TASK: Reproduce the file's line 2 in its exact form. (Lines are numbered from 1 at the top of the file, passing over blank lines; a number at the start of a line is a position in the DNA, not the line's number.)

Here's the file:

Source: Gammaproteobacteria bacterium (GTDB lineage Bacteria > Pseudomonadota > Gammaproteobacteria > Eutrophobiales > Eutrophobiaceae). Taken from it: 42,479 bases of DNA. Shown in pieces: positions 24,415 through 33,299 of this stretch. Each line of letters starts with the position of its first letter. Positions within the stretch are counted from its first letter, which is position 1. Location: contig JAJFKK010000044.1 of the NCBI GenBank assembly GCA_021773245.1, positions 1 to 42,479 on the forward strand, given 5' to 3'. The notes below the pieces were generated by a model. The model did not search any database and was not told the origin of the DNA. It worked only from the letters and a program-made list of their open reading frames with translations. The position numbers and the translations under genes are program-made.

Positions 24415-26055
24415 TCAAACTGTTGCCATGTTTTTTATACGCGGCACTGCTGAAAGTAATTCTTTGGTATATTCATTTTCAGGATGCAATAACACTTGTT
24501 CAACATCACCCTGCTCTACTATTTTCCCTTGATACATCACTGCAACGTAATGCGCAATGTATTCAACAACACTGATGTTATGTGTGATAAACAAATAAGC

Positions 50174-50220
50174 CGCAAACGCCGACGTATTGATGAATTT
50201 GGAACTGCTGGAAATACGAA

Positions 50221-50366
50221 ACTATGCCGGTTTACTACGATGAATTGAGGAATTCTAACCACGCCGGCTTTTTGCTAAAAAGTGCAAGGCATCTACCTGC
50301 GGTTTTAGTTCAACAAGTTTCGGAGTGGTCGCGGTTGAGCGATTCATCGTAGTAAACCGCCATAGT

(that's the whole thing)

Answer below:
Positions 24415-26055